The States of Pennsylvania, Ohio, Kansas and Maryland soon followed suit by establishing statewide censorship boards. Likewise, major cities like Birmingham, Detroit, Kansas City, Los Angeles, Louisville, St. Louis, San Francisco, Trenton and Washington instituted their own censorship laws and established local censorship boards.

Censorship Laws Face Constitutional Challenges

The first challenge to the laws came in the 1915 Supreme Court case of Mutual Film Corp. v. Industrial Commission. There, a motion picture distributor challenged the constitutionality of Ohio's Censorship law - asserting, among other claims, that the statute violated the freedom of speech and press guarantees of the Ohio Constitution. (At the time the case was litigated, the Supreme Court had yet to include those guarantees among the fundamental rights and liberties protected by the Due Process Clause of the Fourteenth Amendment; accordingly, only the Ohio Constitution protected the right of free speech from abridgement by the Ohio state government.)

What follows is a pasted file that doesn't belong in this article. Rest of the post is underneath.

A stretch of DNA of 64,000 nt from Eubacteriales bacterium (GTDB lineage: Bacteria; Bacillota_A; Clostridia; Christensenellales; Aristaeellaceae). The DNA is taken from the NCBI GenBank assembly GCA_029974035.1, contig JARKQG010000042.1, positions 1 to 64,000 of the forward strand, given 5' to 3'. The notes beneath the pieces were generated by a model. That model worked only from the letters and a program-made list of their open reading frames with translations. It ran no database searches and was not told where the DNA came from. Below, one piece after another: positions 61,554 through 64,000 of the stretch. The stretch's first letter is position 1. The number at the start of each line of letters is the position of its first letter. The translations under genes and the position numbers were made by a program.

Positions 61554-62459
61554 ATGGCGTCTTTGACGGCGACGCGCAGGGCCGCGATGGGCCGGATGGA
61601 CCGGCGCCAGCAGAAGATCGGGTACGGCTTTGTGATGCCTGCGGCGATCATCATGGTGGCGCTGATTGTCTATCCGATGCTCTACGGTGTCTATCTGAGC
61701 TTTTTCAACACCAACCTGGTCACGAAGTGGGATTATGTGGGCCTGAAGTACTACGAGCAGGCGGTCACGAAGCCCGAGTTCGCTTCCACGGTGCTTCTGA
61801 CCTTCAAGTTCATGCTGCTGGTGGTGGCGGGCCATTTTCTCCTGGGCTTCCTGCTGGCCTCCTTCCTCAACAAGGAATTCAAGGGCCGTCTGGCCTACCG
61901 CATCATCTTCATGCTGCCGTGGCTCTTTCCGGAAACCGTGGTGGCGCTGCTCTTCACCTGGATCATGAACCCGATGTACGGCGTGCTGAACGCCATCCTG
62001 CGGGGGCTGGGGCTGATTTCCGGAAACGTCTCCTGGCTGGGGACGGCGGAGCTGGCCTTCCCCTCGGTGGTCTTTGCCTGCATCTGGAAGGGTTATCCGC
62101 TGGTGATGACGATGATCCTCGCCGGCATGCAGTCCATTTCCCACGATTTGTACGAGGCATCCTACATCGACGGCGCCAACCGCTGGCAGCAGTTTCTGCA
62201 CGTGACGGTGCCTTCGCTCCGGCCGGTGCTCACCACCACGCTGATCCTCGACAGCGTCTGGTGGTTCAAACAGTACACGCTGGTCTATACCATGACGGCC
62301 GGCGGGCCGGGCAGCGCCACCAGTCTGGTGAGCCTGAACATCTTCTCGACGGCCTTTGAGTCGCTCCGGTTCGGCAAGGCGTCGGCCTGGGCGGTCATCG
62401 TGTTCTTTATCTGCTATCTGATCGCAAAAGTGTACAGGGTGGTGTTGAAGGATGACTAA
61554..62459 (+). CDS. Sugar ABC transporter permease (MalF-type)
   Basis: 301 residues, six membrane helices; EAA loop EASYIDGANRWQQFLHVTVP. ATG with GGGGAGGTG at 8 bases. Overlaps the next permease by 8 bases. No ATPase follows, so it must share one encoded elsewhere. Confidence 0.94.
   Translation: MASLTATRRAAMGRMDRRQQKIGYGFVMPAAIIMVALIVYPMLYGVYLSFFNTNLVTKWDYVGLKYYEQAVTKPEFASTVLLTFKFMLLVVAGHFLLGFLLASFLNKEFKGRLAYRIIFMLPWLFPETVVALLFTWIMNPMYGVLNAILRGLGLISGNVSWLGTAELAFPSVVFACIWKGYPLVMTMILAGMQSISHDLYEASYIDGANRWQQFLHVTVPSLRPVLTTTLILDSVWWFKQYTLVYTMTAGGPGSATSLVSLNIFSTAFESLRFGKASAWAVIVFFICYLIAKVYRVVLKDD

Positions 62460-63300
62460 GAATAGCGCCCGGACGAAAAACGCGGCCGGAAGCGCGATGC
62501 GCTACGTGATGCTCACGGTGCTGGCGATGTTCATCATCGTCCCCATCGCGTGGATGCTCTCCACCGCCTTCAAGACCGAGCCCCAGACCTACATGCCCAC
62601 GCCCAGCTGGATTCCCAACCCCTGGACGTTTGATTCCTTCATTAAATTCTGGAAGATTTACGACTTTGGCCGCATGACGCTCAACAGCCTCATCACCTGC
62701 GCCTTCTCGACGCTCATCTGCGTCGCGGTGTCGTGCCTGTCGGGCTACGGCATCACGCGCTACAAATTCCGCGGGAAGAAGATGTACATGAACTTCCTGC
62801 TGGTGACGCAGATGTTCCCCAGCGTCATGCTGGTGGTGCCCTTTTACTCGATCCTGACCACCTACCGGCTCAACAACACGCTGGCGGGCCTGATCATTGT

In Mutual Film, the Court conceded that motion pictures may be used for worthy purposes, but it cautioned that they also had the capacity for evil and the potential to corrupt the public - and, in particular, children. (The trio of recent Internet free speech cases discussed above, in which similar arguments were made with respect to children and the Internet, illustrates how closely history sometimes repeats itself.)

Writing for a unanimous court, Justice McKenna distinguished motion pictures from other mediums of expression, noting that the exhibition of motion pictures "is a business pure and simple, originated and conducted for profit." Thus, the Court held, motion pictures were not part of the press, and did not warrant protection under the Ohio Constitution.